This traces a few days in the life of the teenage gang leader Tsotsi. When we first meet him, he and his friends are playing dice, deciding what to do that evening. And what they do is murder a man, stealing his wallet and leaving him behind on the train. One of the gang, Boston, isn’t too happy with this. He begins to drink and to talk about how they lack decency. He tries to provoke Tsotsi into revealing some sort of feeling, asking him about his real name. Tsotsi means thug, it isn’t the name his mother gave him. That doesn’t work, so Boston asks has any woman hurt him. Still no reaction. Not even a dog, he pleads in exasperation, and his provocation bears fruit, as Tsotsi punches and kicks Boston in a brutal attack before running off into the night.
As he runs we get a flashback of a young boy, a young Tsotsi fleeing through the night. And throughout the rest of the film Tsotsi’s childhood memories are intercut with the current happenings and violence. To say anymore about the plot would be to spoil some moments of the film.
There is a wonderful mixture of stillness, silence, and energy to this film. At times the camera lingers on faces, watching for a flicker of emotion. Other scenes are full of action and movement.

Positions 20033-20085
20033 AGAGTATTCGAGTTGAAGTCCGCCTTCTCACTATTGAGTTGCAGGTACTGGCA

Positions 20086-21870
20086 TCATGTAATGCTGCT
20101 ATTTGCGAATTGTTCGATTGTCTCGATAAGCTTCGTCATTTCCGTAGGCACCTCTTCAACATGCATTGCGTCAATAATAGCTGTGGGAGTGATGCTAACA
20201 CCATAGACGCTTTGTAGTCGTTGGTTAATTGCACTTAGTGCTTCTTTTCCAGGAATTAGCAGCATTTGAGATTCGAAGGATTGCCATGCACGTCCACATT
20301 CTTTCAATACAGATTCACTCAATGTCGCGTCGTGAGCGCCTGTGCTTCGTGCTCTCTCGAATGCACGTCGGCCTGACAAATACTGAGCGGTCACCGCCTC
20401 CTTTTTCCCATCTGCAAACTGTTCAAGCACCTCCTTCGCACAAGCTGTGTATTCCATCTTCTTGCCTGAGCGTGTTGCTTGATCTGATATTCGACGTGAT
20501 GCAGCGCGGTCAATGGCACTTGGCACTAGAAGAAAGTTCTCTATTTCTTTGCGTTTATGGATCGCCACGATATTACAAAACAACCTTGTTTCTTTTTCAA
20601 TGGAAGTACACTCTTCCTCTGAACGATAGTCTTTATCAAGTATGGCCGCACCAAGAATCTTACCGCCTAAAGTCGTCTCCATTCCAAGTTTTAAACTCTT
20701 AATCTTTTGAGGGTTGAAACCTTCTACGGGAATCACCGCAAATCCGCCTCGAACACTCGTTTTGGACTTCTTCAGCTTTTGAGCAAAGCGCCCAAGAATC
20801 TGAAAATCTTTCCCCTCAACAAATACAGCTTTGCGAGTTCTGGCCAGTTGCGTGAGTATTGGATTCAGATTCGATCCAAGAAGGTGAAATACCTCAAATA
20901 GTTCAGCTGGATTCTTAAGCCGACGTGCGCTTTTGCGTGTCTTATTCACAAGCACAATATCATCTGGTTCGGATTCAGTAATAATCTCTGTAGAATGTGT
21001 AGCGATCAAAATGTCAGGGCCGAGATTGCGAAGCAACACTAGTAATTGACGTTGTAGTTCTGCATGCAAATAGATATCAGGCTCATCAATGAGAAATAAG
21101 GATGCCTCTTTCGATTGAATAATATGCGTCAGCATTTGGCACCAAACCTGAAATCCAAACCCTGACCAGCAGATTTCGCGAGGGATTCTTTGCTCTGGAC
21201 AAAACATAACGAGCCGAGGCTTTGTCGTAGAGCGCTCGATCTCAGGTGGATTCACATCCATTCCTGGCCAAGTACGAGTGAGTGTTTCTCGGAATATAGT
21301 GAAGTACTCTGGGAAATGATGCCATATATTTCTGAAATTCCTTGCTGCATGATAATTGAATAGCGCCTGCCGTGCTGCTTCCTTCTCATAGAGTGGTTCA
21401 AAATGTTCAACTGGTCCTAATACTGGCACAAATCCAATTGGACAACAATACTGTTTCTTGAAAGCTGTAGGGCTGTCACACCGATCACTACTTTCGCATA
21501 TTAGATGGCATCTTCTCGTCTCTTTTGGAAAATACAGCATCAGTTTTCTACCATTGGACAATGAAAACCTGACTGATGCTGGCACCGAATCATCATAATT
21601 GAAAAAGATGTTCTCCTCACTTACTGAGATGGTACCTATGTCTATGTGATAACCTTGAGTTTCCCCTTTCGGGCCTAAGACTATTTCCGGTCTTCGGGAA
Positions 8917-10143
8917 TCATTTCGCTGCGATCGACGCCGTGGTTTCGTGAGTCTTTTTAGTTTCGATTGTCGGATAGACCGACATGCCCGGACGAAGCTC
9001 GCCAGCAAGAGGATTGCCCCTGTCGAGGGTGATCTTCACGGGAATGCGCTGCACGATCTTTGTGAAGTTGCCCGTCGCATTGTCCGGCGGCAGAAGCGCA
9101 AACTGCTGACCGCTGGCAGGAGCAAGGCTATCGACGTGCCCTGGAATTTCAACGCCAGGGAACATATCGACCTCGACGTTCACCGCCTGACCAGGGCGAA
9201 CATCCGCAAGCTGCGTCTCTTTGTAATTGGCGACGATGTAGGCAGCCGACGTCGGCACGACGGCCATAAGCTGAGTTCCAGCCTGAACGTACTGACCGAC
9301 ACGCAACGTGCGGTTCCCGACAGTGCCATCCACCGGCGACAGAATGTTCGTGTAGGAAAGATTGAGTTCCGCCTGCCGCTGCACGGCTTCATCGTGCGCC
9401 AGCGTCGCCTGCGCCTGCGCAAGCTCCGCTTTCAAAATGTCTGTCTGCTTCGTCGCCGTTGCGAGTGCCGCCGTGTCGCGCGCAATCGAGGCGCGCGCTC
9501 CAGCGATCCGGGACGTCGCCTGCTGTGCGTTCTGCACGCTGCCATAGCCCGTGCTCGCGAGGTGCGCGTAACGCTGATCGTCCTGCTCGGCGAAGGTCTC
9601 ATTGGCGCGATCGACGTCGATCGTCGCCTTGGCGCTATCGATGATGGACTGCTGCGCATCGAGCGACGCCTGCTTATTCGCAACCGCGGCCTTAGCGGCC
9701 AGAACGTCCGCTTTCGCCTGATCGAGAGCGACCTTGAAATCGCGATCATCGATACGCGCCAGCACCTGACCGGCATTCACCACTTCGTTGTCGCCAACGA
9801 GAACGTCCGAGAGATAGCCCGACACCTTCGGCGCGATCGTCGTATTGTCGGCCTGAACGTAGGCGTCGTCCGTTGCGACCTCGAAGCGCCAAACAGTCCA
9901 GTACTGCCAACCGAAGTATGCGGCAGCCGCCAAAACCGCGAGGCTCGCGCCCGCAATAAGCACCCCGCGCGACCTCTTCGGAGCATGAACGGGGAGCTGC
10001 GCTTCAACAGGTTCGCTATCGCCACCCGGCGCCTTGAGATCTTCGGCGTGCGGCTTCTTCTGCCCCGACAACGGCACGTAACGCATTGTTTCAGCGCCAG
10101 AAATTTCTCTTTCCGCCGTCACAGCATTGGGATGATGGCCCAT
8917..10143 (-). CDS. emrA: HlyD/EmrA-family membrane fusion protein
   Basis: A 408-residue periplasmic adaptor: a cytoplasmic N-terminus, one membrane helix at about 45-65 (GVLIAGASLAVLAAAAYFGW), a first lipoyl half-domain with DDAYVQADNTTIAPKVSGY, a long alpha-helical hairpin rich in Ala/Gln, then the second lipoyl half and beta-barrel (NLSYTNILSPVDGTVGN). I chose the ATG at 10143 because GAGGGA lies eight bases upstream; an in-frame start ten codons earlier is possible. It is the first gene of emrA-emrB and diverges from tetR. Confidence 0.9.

This is a film that does say that poverty is a driving force behind crime, but that is never allowed to become an excuse. There are other characters who are just as poor but do not react in the same way. It also never glamorises the violence, and while redemption may be at the heart of the film it never goes over the top in offering a happy ending.
This is actually one of those films you hope may have a Hollywood ending, where they can all live happily ever after, even though you know that that would render the rest of the film almost pointless.
Well worth catching, if you can, this film also won the Oscar for Best Foreign Language Film
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